Economy

India aims to become global arbitration centre: Ravi Shankar Prasad

Our Bureau New Delhi | Updated on January 17, 2018 Published on August 27, 2016

While we welcome investments, we are keen on expeditious dispute resolution system. We want India to become a centre for global arbitration,” says Law, Justice and IT Minister Ravi Shankar Prasad.

Law, Justice and IT Minister Ravi Shankar Prasad on Saturday said that India is keen to provide an expeditious dispute resolution system to investors and aims to become a global arbitration centre.

“While we welcome investments, we are keen on expeditious dispute resolution system. We want India to become a centre for global arbitration,” he said at a conference on international arbitration in BRICS countries.

His comments come at a time when India is working on a blueprint to become an international centre for commercial arbitration cases. International arbitration centres in Mumbai and Delhi are likely to be launched soon.

Prasad further noted that though India has some of the best judges, they do not get adequate representation in international arbitration cases.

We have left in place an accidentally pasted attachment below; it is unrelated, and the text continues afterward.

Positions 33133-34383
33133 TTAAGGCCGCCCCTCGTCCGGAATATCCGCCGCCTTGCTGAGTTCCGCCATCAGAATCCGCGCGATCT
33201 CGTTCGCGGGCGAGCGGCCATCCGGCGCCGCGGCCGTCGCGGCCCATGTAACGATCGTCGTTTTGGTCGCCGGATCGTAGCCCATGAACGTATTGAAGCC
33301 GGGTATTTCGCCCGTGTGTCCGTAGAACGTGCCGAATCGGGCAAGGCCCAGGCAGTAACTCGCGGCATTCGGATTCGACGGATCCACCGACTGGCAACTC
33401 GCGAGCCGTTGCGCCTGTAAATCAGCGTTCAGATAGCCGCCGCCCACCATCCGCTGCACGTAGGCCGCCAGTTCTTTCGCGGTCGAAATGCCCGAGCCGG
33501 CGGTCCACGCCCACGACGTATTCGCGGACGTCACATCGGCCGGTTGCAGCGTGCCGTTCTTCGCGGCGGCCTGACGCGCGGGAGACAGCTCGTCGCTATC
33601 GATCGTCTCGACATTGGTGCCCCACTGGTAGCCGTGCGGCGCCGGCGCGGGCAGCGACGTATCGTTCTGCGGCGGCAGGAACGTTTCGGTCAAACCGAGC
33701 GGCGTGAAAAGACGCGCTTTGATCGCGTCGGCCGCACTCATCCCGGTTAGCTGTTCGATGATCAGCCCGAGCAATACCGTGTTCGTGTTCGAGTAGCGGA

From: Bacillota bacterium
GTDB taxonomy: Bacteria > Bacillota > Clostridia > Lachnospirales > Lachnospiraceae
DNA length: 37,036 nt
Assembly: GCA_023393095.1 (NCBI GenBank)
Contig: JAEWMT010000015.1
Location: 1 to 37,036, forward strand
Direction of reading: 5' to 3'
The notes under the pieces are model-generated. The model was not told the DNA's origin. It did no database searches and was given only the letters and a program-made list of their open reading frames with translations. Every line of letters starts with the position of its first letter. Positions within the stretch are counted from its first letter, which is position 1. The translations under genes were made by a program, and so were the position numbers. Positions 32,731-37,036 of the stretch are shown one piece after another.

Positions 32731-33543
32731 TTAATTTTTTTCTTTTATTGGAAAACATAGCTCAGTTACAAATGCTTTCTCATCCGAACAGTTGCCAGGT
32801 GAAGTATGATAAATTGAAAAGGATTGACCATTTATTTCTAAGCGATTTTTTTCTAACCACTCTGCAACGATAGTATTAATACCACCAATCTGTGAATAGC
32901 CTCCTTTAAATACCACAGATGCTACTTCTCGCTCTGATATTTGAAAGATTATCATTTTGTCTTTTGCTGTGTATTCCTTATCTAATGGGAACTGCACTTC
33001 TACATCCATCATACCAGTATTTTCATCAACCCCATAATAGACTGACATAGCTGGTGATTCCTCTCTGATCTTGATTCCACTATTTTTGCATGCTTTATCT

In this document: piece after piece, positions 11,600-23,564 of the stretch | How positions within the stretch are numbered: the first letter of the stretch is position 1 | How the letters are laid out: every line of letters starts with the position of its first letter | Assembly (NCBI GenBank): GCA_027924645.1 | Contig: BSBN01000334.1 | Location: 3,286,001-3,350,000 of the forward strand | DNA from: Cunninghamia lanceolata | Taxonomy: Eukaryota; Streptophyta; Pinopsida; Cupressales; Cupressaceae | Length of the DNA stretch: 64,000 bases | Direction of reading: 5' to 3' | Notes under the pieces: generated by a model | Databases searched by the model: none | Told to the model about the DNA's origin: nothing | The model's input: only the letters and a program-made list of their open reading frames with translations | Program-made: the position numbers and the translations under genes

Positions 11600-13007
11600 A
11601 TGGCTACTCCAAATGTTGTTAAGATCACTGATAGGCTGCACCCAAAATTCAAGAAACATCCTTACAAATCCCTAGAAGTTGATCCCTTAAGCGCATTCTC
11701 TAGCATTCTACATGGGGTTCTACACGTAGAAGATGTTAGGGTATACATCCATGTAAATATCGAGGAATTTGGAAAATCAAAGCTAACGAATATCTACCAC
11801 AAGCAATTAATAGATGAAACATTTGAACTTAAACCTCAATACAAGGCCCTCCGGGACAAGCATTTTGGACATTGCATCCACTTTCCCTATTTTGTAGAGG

Robust arbitration forum

He also said that there is a need for a robust arbitration forum for the five-member bloc of Brazil, Russia, India, China and South Africa (BRICS) that would match the growth in their business.

“If there is growth in business, disputes will rise. That’s why there is a need to put in place a robust arbitration forum,” he said, while underlining that international arbitration must also appreciate the social constraints of investment in a country.

BRICS nations inter trading

According to government data, the five BRICS nations have an inter trading of $ 242 billion in 2015.

“It appears obvious that an efficient and effective measure for the resolution of any commercial or investment dispute by investors or trading entities between the BRICS nations is imperative to encourage further economic activity and cooperation,” the Finance Ministry had said in an earlier statement.

“If BRICS compromises around 42 per cent of population and 30 per cent of geography then why do we see less number of arbitrators from these countries,” he asked.

Published on August 27, 2016
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